由衷感谢所有报告错误、测试beta版及建议新功能的用户,没有大家的帮助就不会有这次新版本的发布!

祝大家享受动画制作的乐趣! Spine团队

Spine论坛上讨论此博文。

Spine Web Player released

December 21st, 2018

2018 is coming to a close, with Christmas and New Year's Eve looming. We at Esoteric Sofware would like to celebrate the occasion with a small gift! We are happy to announce the release of the Spine Web Player.

The Spine Web Player lets you easily show your Spine animations on your website or blog. It's a great way to show off your portfolio, share animation ideas with coworkers and friends, or simply make your site fancy.

The player comes equipped with familiar controls like pause, resume, and a scrubbable timeline, as well as Spine-specific controls that let viewers of your content switch between animations and skins, or show the meshes and bones in your skeleton.

Putting the player on your web page is easy. The above player was created with this HTML/JavaScript snippet:

<!-- Include the JavaScript and CSS files -->
<script src="https://esotericsoftware.com/files/spine-player/3.7/spine-player.js"></script>
<link rel="stylesheet" href="https://esotericsoftware.com/files/spine-player/3.7/spine-player.css">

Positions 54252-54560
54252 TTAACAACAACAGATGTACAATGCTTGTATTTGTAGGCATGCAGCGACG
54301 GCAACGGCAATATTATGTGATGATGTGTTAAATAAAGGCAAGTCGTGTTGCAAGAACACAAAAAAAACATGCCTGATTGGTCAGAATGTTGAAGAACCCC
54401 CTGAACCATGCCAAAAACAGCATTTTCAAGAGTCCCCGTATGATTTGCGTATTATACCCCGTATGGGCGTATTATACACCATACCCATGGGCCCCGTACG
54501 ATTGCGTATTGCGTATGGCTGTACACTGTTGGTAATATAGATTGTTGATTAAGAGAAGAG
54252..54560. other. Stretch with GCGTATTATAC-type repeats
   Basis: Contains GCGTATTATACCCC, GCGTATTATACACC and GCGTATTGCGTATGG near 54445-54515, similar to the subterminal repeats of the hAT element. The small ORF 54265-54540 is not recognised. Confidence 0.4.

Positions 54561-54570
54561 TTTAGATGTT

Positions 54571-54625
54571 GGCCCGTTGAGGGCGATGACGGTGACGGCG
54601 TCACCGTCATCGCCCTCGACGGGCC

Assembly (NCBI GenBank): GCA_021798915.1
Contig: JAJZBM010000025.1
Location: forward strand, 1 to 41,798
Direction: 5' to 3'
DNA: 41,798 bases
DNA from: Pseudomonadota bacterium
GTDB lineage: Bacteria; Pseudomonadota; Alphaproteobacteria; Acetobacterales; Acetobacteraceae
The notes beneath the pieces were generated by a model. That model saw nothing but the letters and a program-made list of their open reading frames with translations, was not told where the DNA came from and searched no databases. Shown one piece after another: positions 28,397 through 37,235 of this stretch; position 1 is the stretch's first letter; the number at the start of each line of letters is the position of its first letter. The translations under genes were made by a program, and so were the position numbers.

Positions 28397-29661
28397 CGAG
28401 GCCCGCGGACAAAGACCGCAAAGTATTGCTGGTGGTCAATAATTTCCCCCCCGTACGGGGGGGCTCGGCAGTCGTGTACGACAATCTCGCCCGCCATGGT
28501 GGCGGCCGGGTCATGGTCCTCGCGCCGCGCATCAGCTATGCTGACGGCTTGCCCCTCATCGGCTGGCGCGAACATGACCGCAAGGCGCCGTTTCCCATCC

<!-- Create a container element -->
<div id="player"></div>

<!-- Create the player with your settings and container ID -->
<script>
new spine.SpinePlayer("player", {
jsonUrl: "https://esotericsoftware.com/files/examples/raptor/export/raptor-pro.json",
atlasUrl: "https://esotericsoftware.com/files/examples/raptor/export/raptor-pma.atlas",
animation: "walk",
backgroundColor: "#666666",
});
</script>

You can actually just put this above snippet into an .html file and open it locally with your browser! For an in-depth explanation, check out our extensive Spine Web Player guide.

Note the old, less powerful Spine widget has been removed in favor of the new Spine Web Player.

Next up

This year has been crazy busy for us! You've provided us with invaluable feedback, a lot of which has already been integrated in our 3.7-beta editor and runtime releases. The 3.7 release is scheduled for the 7th of January 2019, so there is something to look forward to when you return from your well deserved holidays.

Until then, we wish you a Merry Christmas and a Happy New Year!
The Spine Team

Discuss this post on the Spine forum.

Welcome Harri!

December 3rd, 2018

Welcome to the team, Harri! Tell us a little bit about yourself and your background

I grew up with computer games in the early 90s. King's Quest VI, Street Fighter II, Doom, Lemmings, Monkey Island, Wing Commander, Ultima Underworld, Burntime, and so many more games cemented my eternal love for pixel art games.